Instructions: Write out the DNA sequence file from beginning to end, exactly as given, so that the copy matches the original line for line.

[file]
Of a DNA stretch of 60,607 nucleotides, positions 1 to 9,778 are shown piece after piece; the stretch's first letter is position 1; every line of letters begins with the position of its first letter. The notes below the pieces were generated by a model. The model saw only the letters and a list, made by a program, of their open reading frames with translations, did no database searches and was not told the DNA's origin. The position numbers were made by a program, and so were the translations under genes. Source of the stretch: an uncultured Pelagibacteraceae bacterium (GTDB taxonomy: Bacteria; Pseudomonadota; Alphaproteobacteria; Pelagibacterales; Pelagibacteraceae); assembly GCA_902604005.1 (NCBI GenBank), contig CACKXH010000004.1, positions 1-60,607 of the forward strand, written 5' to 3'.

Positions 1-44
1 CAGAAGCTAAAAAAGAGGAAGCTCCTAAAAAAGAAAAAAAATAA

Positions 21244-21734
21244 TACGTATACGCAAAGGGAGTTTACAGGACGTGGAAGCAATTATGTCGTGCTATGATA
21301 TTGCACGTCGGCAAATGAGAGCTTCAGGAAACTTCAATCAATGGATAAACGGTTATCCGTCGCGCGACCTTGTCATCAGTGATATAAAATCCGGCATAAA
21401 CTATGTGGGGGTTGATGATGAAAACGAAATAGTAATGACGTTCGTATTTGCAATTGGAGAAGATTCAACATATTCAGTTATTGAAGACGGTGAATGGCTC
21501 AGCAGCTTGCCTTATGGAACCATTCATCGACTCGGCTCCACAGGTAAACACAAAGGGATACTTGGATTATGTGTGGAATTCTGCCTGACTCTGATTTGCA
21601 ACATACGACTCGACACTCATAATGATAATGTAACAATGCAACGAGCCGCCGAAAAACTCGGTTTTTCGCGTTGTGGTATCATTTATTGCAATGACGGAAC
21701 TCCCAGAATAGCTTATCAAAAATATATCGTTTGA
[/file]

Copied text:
Of a DNA stretch of 60,607 nucleotides, positions 1 to 9,778 are shown piece after piece; the stretch's first letter is position 1; every line of letters begins with the position of its first letter. The notes below the pieces were generated by a model. The model saw only the letters and a list, made by a program, of their open reading frames with translations, did no database searches and was not told the DNA's origin. The position numbers were made by a program, and so were the translations under genes. Source of the stretch: an uncultured Pelagibacteraceae bacterium (GTDB taxonomy: Bacteria; Pseudomonadota; Alphaproteobacteria; Pelagibacterales; Pelagibacteraceae); assembly GCA_902604005.1 (NCBI GenBank), contig CACKXH010000004.1, positions 1-60,607 of the forward strand, written 5' to 3'.

Positions 1-44
1 CAGAAGCTAAAAAAGAGGAAGCTCCTAAAAAAGAAAAAAAATAA

Positions 21244-21734
21244 TACGTATACGCAAAGGGAGTTTACAGGACGTGGAAGCAATTATGTCGTGCTATGATA
21301 TTGCACGTCGGCAAATGAGAGCTTCAGGAAACTTCAATCAATGGATAAACGGTTATCCGTCGCGCGACCTTGTCATCAGTGATATAAAATCCGGCATAAA
21401 CTATGTGGGGGTTGATGATGAAAACGAAATAGTAATGACGTTCGTATTTGCAATTGGAGAAGATTCAACATATTCAGTTATTGAAGACGGTGAATGGCTC
21501 AGCAGCTTGCCTTATGGAACCATTCATCGACTCGGCTCCACAGGTAAACACAAAGGGATACTTGGATTATGTGTGGAATTCTGCCTGACTCTGATTTGCA
21601 ACATACGACTCGACACTCATAATGATAATGTAACAATGCAACGAGCCGCCGAAAAACTCGGTTTTTCGCGTTGTGGTATCATTTATTGCAATGACGGAAC
21701 TCCCAGAATAGCTTATCAAAAATATATCGTTTGA